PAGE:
Sphere Humanitarian Charter and Minimum Standards in Humanitarian Response (Sphere Handbook) is an internationally recognized set of common principles and universal minimum standards for the delivery of humanitarian assistance. It improves both the quality of assistance provided to people affected by disasters as well as the accountability of humanitarian actors to the affected people, donors and partners. Sphere standards guide humanitarian action across four primary areas: (1) water supply, sanitation and hygiene promotion; (2) food security and nutrition; (3) shelter, settlement and non-food items; and (4) health action. There is also a series of Sphere companion standards, published as separate volumes, which are built on the same foundation, informed through the same process of consultation, and compiled with the same rigour as the Sphere Handbook (2011). These companion standards include:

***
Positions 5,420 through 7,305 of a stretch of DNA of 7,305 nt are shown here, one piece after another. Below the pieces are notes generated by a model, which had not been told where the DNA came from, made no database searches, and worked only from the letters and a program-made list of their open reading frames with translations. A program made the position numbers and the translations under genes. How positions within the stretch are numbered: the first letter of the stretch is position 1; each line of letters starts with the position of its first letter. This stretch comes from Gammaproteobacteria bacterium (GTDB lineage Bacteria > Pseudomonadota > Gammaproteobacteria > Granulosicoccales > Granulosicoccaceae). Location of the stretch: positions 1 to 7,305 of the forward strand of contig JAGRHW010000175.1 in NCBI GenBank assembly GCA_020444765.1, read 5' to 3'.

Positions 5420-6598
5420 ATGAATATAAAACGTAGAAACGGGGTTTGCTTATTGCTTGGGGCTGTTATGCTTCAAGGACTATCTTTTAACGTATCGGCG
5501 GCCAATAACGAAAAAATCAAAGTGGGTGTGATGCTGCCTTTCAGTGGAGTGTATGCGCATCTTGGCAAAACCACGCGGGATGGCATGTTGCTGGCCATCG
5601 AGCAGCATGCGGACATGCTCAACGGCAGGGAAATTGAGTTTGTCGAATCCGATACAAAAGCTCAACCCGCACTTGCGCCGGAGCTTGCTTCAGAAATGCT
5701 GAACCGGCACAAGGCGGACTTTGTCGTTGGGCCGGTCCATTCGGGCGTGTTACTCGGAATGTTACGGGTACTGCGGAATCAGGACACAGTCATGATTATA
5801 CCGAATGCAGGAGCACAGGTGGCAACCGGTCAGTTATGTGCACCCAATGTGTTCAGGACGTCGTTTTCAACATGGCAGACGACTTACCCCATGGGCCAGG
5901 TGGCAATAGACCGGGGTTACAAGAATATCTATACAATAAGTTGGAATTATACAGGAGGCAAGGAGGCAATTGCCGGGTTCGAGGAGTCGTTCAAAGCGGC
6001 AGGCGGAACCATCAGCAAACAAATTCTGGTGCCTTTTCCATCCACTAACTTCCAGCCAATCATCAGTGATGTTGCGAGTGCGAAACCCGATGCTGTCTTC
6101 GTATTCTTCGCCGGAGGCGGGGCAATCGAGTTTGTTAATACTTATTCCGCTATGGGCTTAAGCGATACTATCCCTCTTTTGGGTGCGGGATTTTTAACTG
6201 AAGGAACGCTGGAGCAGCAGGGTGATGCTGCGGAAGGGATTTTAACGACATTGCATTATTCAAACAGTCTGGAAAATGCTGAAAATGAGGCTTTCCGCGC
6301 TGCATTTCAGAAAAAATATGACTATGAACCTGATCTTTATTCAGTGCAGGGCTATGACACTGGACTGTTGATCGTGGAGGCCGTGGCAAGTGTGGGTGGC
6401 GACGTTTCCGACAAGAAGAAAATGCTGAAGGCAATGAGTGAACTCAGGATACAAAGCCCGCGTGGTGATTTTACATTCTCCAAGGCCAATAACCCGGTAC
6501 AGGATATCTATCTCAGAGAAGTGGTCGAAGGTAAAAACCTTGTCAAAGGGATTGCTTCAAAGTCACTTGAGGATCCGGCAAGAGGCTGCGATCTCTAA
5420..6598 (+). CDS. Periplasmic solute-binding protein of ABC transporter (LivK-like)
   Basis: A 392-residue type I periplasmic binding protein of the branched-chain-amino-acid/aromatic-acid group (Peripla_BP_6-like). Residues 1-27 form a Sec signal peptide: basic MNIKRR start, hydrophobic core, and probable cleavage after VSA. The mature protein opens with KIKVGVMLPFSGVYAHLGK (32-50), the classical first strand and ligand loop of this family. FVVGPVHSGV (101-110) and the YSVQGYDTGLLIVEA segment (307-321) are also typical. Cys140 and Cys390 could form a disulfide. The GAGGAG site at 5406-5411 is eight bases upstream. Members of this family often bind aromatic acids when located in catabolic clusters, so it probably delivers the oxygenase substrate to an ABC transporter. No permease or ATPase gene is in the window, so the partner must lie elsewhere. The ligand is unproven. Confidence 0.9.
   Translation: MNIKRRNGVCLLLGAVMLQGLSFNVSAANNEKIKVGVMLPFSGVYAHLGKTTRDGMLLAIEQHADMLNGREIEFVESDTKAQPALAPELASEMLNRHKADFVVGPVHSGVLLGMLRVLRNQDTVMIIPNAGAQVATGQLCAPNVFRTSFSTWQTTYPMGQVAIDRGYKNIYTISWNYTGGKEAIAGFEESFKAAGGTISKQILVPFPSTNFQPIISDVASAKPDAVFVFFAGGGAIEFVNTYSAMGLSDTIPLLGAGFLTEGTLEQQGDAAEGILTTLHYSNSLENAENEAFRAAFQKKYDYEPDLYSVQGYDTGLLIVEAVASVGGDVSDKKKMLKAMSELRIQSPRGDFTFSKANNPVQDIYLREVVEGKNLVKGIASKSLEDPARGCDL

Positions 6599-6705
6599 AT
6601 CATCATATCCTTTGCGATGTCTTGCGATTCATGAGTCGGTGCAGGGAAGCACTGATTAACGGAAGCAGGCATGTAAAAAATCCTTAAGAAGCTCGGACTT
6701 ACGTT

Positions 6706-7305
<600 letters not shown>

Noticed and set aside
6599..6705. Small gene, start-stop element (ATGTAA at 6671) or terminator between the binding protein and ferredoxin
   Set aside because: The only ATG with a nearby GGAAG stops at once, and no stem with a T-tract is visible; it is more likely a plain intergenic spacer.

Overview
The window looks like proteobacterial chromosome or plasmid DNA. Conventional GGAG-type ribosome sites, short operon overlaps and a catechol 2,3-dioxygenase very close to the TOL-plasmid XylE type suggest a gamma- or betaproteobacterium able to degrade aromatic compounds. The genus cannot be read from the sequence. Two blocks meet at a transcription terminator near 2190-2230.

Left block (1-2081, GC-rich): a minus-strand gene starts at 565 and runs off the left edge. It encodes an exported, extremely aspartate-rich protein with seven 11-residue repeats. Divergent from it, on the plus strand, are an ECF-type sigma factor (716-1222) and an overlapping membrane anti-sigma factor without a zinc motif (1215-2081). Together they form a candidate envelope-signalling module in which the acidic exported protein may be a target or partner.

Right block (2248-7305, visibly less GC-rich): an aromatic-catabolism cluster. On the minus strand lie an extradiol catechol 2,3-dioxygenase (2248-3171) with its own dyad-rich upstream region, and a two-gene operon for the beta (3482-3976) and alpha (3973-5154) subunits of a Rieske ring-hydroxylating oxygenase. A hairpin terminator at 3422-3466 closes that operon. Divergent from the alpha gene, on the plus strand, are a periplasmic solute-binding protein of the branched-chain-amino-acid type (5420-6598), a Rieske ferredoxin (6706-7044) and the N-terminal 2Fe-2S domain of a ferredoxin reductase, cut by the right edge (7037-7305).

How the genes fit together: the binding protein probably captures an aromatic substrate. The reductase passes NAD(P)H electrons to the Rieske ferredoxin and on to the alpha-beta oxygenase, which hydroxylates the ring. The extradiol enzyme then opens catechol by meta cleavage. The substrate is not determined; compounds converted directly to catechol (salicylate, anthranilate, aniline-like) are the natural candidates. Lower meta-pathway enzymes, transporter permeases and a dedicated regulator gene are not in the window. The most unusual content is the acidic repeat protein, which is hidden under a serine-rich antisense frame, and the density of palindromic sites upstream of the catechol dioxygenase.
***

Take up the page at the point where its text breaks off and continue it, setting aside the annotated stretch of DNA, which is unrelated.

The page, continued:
The fourth edition of the Sphere Handbook will be released in 2018, following the most inclusive revision process in its history. For more information: www.sphereproject.org

Core Humanitarian Standard on Quality and Accountability (CHS) is the result of a global consultation process, drawing together key elements of existing humanitarian standards and commitments. It sets out Nine Commitments that organizations and individuals involved in humanitarian response can use to improve the quality and effectiveness of the assistance they provide and to facilitate greater accountability to communities and people affected by crisis (Figure 4). The CHS describes the essential elements of principled, accountable and high-quality humanitarian action. Humanitarian organizations can align their own internal procedures with the CHS and also use it as a basis for verification of performance.

Together with Sphere and Groupe URD, CHS Alliance develops, promotes, and maintains the CHS and the CHS verification scheme. Specifically, the CHS Alliance develops tools and provides trainings that ensure the quality and accountability of the Standard. For more information: www.chsalliance.org/membership